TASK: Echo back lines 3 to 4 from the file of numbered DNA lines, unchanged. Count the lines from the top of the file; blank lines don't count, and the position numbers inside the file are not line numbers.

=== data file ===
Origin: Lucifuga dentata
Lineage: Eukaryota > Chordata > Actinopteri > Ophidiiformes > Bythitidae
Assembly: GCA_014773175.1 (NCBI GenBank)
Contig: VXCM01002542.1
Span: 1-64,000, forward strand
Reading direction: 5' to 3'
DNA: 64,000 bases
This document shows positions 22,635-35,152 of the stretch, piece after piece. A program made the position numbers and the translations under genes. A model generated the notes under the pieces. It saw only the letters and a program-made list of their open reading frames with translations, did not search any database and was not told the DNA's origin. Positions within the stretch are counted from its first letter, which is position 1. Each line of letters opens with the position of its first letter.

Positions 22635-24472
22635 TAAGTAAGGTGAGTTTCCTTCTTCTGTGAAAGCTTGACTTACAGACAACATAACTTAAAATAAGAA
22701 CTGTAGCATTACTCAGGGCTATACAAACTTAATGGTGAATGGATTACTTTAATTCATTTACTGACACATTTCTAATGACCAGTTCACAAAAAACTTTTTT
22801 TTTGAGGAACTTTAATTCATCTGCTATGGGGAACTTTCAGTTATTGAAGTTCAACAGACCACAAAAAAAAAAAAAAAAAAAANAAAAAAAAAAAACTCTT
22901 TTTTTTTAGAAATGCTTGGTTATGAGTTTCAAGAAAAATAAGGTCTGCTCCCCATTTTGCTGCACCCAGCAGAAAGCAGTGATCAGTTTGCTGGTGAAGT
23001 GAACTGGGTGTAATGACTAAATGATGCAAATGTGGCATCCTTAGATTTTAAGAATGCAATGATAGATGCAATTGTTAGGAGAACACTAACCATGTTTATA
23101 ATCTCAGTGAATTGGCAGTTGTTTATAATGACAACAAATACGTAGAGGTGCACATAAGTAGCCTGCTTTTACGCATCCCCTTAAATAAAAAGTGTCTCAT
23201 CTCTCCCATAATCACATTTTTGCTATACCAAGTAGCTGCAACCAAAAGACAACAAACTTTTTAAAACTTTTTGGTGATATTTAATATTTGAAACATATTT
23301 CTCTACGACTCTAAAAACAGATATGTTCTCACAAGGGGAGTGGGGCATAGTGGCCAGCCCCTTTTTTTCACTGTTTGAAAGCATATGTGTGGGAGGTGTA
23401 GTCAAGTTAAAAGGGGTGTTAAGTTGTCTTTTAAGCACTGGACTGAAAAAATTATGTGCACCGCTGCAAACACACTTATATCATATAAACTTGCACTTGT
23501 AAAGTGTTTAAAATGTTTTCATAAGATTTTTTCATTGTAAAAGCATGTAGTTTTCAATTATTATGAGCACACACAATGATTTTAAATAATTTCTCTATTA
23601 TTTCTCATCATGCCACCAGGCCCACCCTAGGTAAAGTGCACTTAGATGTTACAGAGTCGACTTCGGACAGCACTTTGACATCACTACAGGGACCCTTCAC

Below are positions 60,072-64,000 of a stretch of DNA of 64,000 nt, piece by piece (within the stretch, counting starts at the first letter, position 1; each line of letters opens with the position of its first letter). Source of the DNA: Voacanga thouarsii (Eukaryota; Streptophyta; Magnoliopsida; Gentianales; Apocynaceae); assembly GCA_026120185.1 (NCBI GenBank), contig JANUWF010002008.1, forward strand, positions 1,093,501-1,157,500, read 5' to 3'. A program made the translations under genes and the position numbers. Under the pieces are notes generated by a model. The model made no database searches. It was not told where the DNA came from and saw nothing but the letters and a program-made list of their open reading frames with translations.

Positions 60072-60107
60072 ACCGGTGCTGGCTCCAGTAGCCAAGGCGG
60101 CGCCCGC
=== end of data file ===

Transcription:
Assembly: GCA_014773175.1 (NCBI GenBank)
Contig: VXCM01002542.1